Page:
Seeing is believing—precision atom qubits achieve major milestone—7 March 2018

The unique Australian approach of creating quantum bits from precisely positioned individual atoms in silicon is reaping major rewards, with Australian Research Council (ARC) supported scientists showing for the first time that they can make two of these atom qubits 'talk to each other.

The team—led by The University of New South Wales Scientia Professor Michelle Simmons—an ARC Australian Laureate Fellow and Director of the ARC Centre of Excellence for Quantum Computation and Communication Technology—is the only group in the world that has the ability to see the exact position of their qubits in the solid state.

Professor Simmons’ team create the atom qubits by precisely positioning and encapsulating individual phosphorus atoms within a silicon chip. Information is stored on the quantum spin of a single phosphorus electron.

The team’s latest advance—the first observation of controllable interactions between two of these qubits—is published in the journal Nature CommunicationsIt follows two other recent breakthroughs using this unique approach to building a quantum computer.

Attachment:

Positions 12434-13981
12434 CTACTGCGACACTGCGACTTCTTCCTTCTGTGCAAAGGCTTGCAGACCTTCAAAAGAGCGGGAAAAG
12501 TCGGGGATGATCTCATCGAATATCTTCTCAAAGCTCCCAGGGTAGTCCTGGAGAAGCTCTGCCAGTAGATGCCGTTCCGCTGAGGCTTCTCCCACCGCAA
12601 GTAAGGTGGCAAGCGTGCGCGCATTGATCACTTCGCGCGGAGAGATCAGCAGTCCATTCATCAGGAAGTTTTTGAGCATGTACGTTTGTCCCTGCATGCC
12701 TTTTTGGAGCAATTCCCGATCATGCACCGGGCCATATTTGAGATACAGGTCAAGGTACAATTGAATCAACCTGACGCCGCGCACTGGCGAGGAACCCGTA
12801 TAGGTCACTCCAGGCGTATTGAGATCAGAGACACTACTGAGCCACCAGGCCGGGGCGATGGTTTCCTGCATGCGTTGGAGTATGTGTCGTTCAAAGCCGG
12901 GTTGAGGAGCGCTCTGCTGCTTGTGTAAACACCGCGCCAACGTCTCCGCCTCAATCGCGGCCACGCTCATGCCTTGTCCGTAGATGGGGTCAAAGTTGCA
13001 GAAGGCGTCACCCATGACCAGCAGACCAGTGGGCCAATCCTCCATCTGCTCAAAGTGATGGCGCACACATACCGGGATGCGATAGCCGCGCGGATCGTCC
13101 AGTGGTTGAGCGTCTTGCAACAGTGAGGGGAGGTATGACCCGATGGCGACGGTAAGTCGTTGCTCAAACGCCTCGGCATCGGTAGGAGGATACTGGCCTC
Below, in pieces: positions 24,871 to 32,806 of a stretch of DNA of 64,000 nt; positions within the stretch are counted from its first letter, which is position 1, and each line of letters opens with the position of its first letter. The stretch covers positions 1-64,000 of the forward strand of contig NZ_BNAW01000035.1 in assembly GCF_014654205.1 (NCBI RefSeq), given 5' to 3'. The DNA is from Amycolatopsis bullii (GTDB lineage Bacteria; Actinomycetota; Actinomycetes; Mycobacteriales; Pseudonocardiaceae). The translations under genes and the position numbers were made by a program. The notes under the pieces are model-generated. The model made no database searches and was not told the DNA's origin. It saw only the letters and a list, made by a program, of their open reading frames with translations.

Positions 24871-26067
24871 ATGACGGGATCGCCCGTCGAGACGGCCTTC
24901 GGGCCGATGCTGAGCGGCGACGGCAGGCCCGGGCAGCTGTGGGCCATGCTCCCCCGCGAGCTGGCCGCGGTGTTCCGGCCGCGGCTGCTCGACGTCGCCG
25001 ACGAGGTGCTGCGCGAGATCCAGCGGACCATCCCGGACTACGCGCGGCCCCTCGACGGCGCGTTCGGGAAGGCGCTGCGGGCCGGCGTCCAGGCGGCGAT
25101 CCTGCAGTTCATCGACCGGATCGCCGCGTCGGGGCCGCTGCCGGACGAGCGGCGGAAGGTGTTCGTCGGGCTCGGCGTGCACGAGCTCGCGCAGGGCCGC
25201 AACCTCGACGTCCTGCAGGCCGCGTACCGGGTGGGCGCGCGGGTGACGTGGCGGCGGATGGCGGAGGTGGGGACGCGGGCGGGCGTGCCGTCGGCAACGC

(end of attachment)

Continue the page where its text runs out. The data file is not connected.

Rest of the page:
By optimising their nano-manufacturing process, Professor Simmons’ team has also recently created quantum circuitry with the lowest recorded electrical noise of any semiconductor device.

And they have created an electron spin qubit with the longest lifetime ever reported in a nano-electric device—30 seconds.

“The combined results from these three research papers confirm the extremely promising prospects for building multi-qubit systems using our atom qubits,” says Professor Simmons, who speaks about the importance of the results in a clip that can be viewed on Youtube.

Media released by The University of New South Wales.


Image: the ARC Centre of Excellence research team is the first that has ever been able to see the exact position of their qubits in the solid state.
Credit: The University of New South Wales.



Original Published Date: 
Wednesday, March 7, 2018